Battle StationsCan DBS keep cable viewers? 7/25/2004 08:00:00 PM Eastern
If there is an industry conference somewhere and it deals with technology, Yankee Group media analyst Adi Kishore is there. He recently penned two reports for Yankee: One says DBS will reach 29.3 million households by the end of 2008; the other, that 59.2 million homes will have an HDTV monitor by then. Last week, he pulled himself away from the CTAM conference to discuss the reports with B&C.
You're predicting that the DBS market will grow to 29.3 million by 2008. Do you think that's a conservative estimate, given that, as of 2003, it had 21.6 million subscribers?
It's realistic. If you're a satellite company, you're faced with a significant challenge when you look at some of the applications cable's two-way plant can offer. In the longer term, satellite may be able to overcome that. So barring some sort of major technological improvement, this is the trend we anticipate.
Why do you see the DBS growth rate slowing?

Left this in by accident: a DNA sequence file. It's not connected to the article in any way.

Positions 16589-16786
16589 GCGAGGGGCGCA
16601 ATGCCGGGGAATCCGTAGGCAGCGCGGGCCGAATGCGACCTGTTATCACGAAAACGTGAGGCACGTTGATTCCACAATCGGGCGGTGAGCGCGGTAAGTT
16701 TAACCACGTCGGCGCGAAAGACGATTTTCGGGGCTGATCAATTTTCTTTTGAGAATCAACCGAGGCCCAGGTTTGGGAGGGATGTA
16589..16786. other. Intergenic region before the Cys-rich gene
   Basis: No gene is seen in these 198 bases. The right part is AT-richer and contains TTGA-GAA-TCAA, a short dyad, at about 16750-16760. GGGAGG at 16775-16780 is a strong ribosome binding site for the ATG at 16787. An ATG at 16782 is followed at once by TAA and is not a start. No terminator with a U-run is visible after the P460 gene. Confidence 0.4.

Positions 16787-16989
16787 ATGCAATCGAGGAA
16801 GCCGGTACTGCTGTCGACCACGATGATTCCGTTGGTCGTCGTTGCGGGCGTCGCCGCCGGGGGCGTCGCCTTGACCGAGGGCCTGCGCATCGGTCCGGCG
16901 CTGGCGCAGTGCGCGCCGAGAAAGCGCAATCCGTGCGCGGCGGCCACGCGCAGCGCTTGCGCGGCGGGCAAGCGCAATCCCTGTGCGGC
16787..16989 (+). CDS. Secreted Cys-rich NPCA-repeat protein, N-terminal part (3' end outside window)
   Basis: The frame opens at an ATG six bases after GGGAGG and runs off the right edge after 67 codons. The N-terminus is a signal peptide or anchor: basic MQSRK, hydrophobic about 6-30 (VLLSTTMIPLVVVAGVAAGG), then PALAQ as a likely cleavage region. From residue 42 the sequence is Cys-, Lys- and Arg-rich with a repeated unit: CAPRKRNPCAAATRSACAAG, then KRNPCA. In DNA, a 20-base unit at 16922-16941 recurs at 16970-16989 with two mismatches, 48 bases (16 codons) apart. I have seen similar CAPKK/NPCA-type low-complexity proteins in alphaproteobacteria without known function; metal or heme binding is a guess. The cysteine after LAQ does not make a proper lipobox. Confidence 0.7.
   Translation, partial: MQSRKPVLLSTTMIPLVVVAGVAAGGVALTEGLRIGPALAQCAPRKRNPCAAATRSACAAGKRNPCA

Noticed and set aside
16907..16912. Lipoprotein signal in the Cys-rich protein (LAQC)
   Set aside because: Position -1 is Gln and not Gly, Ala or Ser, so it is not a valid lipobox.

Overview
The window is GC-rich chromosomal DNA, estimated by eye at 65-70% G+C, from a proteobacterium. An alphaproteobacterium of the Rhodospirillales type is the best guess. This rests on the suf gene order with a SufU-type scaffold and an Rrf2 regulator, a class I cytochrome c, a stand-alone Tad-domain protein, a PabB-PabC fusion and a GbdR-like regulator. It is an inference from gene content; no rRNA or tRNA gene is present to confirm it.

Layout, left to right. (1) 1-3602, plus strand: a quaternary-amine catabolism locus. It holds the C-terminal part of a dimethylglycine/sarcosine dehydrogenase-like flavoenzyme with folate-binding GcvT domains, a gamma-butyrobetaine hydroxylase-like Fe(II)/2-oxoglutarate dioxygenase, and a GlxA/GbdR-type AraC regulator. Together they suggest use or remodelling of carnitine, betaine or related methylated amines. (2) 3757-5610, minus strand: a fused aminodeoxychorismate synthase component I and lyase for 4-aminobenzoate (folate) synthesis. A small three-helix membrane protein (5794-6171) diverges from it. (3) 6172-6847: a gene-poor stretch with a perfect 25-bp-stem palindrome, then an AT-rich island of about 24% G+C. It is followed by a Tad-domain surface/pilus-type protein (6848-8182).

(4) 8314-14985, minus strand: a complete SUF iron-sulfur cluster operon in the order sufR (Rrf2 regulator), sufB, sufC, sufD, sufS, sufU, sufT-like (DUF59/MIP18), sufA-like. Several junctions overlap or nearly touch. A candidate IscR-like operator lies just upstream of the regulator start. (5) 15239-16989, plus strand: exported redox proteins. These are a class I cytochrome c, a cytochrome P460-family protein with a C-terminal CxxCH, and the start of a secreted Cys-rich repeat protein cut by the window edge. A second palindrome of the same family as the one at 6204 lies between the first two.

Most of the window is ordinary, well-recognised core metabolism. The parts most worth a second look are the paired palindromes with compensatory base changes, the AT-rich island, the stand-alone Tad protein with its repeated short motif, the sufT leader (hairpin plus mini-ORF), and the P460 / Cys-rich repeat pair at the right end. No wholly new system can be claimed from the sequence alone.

It's a combination of a couple of things. VOD is a factor, and part of it is market maturity. There was a segment of the population that either couldn't get cable or hated it. They were sitting and waiting for an alternative. So satellite snapped them up, and that helped DBS grow in the early stages.
Also, the game has changed. Moving forward, it's not a video market but a bundled-services market. Satellite's ability to offer voice and data by themselves is a constraint. They're looking at having more robust data products. But right now, they're at a disadvantage.
Digital video recorders, VOD and HDTV are key for cable growth. But can they offer all those services? And can satellite respond?
Dish and DirecTV today don't have capacity to offer local HD, and they can barely handle local SD channels. So taking those channels and multiplying by four or five to get the HD bandwidth required becomes staggering. For cable, the hybrid fiber–co-ax plant is flexible, and they can fix bandwidth. Cable has an upgrade path that is evolutionary. But satellite needs to start looking at things like unutilized spectrum, MPEG-4 compression or a common spectrum-sharing delivery method. It's trickier for them.
Is HDTV the big weapon in the DBS/cable battle?
It's one of a couple, along with VOD and the service bundle. But satellite has a huge advantage with customer satisfaction. They also have a retail advantage. If they can make their relationships with regional bell operating companies work in offering bundled services, they can negate to a great extent the bundling advantage. None of this is unresolvable for DBS.